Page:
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One administration official sighs in the presence of Ezra Klein

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Ezra Klein has been talking to anonymous administration officials. And they explain why they don't want to nationalize the banks. I link, you decide.

...The trouble is that the government doesn't know how to price anything. So if you want prices, you need private investors. And if you want private investors, you need to overcome the skittishness that's taken hold of the markets. And if you want to overcome the skittishness that's taken hold of private investors, you need a deal that they virtually cannot refuse. This is that deal. In its terms, it's all private upside and public downside. But even if the public downside here is more galling than is something like nationalization, it's not actually bigger. Quite the opposite.

"Many of the critics," one official sighed to me, "are underestimating the difficulty of their counterfactuals." Ben Bernanke does not appear to think the administration has the legal authority to forcibly take investment banks into receivership. What happens if a legal challenge disrupts the process?...

...So the Geithner plan is really two bets in one. The first is that this is not the worst case scenario and does not require the fixes developed for the worst case scenario. The second is that if this turns out to be the worst case scenario, then we still have those fixes available to us, and the need is clarified among the actors -- like Congress and the market -- whose reaction in the absence of consensus could scotch the whole thing.

Personally, I think the government does know how to price at least some of the liabilities that we're given to understand are at stake: nada.

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Submitted by jawbone on

I thot the biggies became bank holding companies to be eligible for the TARP I funds? Indeed, Lehmann asked to become a bank holding company and Paulson-Bernanke refused (wasn't Geithner part of that decision making group--with input from Goldman Sacks?)--with all those interesting ramifications.

Is the administration trying to resuscitate these banks to go back to being investment banks, free of regulation? Or what? Just a matter ot referring to Biggest Bankster as investment bankers?

Interesting. But, of course, being an econ dummie layman, I could have this all wrong.

Oh, and pricing? Anyone talking about those "loan tapes"?

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Submitted by Mandos on

The goal is obviously to return to the status quo ante of the banking crisis, on the theory that this is a state of disequilibrium in a system that can reach a stable equilibrium with proper management, as opposed to an exposure of a fundamental flaw in the system. If you accept a hypothesis of this form, then attempting to rescue worthless financial instruments makes more sense.

Submitted by jawbone on

fiscal system. He doesn't have someone advising him who thinks otherwise.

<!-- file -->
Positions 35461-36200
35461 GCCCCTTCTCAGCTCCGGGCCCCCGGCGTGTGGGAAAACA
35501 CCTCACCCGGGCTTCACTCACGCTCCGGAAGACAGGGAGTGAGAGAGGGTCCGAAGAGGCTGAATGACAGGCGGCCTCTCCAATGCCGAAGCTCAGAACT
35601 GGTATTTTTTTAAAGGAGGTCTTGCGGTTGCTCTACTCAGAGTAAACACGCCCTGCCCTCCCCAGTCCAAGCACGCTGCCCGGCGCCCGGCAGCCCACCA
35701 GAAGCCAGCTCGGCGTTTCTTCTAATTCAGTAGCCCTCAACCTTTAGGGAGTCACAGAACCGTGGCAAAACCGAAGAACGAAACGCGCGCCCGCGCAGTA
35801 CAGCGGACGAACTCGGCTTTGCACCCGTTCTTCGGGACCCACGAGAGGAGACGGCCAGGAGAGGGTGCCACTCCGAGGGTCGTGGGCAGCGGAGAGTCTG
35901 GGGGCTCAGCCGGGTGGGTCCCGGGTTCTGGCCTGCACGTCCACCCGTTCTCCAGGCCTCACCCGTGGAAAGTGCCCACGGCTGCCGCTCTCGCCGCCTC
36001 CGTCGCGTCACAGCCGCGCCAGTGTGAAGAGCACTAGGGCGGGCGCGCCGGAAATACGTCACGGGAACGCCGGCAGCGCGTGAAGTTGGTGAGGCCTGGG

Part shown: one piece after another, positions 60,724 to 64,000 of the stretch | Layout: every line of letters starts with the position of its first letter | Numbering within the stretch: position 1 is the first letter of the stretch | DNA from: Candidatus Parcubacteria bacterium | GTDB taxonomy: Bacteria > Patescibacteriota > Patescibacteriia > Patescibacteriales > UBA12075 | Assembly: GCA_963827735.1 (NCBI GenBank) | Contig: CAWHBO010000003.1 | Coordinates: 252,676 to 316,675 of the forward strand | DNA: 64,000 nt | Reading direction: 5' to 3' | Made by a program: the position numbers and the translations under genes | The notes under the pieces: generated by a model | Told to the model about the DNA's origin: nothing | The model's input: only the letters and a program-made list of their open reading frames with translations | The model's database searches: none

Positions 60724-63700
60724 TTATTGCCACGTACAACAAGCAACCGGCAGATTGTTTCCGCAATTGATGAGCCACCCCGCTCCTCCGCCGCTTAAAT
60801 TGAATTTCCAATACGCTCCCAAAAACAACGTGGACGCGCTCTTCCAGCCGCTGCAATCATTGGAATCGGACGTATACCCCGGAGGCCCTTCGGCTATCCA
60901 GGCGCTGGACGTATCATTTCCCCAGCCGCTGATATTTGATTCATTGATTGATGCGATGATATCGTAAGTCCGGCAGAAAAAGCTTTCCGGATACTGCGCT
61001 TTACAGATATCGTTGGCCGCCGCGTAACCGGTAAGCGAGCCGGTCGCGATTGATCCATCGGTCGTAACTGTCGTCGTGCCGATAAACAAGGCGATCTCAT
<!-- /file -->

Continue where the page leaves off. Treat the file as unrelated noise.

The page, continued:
Bill Clinton, who disappointed me in many ways, had an econ team which ranged from Rubin to Reich to Stiglitz. Hillary, as I learned only during her primary campaign (why was this not well pubilcized??), had worked with the Prof Yunnus, creator of mciroleniding, to set up one in Arkansas. Yunnus referred to it as the first version of his banking idea outside of poor countries. Of course, she had to work through Bill as governor of AR, but it was put in place. The Clintons had a wideranging knowledge of finance and banking. (Not to mention that little investment mistake....)

On Charlie Rose last night (transcript now available), econ reporters and Krugman were on, discussing why Obama didn't seem to be willing to listen to other ideas. It was a ooncensus that he doesn not really know economic or financy and listens to those he trusts. Those what brung him to the Big Dance.

Submitted by lambert on

If you get a link on this, please post.

Submitted by hipparchia on

apologies, i have no inclination to really read them...

here

here

here

also, joe nocera [in this charlie rose program that jawbone linked to elsewhere] says that fdic has no authority to take over bank holding companies.

which is basically correct, since the repeal of glass-steagall made it legal for bank holding companies to own eg insurance companies. taking over an insurance company is outside the purview of the fdic. apparently the obama solution to this is to create a new agency that has the authority to take over these chimeras.

it would be great if we could go back and do what has already been proven to work: break these industries back apart into their respective silos, fdic takes over the banks, etc... all that icky new deal stuff that the banksters [and apparently obama too] hate hate hate.

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Submitted by Mandos on

...it is the Holy Market that knows the pricing, not individual banksters. The True Knowledge pervades their existence, being greater than the things they conventionally "know". And when the Holy Market "misprices" derivatives, it has correctly priced them all at once. It's all too complicated for you to understand. I call this econo-zen.